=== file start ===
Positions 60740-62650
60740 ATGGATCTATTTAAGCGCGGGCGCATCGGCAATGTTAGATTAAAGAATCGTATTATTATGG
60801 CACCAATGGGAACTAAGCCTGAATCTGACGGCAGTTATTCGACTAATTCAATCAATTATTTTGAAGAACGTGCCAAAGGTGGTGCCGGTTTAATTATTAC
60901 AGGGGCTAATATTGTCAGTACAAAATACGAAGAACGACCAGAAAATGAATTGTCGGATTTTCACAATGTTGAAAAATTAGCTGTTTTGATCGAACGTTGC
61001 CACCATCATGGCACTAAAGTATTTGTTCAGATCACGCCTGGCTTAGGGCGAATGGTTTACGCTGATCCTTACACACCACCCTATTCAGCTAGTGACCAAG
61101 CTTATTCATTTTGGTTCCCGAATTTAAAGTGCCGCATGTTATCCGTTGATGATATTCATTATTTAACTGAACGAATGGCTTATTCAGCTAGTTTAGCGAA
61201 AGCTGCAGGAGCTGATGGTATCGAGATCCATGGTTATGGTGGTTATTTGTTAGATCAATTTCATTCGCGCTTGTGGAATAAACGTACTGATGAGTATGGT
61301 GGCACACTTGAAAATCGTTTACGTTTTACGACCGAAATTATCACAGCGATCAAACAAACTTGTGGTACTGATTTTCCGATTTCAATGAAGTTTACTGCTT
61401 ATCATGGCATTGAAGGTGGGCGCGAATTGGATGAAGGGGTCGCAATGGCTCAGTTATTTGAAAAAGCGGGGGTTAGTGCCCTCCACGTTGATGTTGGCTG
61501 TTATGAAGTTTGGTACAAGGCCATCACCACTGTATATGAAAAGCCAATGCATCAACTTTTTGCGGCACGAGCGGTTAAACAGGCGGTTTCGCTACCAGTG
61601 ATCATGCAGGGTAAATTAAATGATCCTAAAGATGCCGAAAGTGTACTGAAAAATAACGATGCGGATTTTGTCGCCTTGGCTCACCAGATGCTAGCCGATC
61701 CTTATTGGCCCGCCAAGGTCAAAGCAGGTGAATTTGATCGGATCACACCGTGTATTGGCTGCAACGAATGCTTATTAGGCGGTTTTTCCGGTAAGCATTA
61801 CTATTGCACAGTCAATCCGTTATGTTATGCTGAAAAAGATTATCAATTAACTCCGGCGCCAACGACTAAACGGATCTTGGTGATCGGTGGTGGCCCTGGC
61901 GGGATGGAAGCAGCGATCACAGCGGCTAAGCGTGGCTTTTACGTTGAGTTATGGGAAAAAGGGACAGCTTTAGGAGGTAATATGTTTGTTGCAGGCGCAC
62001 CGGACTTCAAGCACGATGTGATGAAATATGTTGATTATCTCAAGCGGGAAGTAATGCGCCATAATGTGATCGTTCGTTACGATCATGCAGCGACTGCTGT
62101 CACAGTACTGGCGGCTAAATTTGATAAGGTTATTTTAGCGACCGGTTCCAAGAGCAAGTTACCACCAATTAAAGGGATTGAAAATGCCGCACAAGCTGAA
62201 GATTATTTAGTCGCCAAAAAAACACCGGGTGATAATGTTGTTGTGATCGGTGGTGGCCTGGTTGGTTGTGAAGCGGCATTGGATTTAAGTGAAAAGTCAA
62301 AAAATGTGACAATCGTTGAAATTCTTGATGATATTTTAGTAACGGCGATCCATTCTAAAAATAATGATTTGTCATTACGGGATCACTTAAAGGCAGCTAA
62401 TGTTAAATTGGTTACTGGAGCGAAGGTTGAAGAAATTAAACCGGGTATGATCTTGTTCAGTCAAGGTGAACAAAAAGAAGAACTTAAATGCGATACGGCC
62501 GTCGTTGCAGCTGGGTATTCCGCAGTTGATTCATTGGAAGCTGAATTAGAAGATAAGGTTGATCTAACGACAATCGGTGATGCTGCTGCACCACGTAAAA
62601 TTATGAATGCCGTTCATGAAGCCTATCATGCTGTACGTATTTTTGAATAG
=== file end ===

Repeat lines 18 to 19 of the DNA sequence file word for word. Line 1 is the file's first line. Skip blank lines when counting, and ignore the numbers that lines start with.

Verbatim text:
62301 AAAATGTGACAATCGTTGAAATTCTTGATGATATTTTAGTAACGGCGATCCATTCTAAAAATAATGATTTGTCATTACGGGATCACTTAAAGGCAGCTAA
62401 TGTTAAATTGGTTACTGGAGCGAAGGTTGAAGAAATTAAACCGGGTATGATCTTGTTCAGTCAAGGTGAACAAAAAGAAGAACTTAAATGCGATACGGCC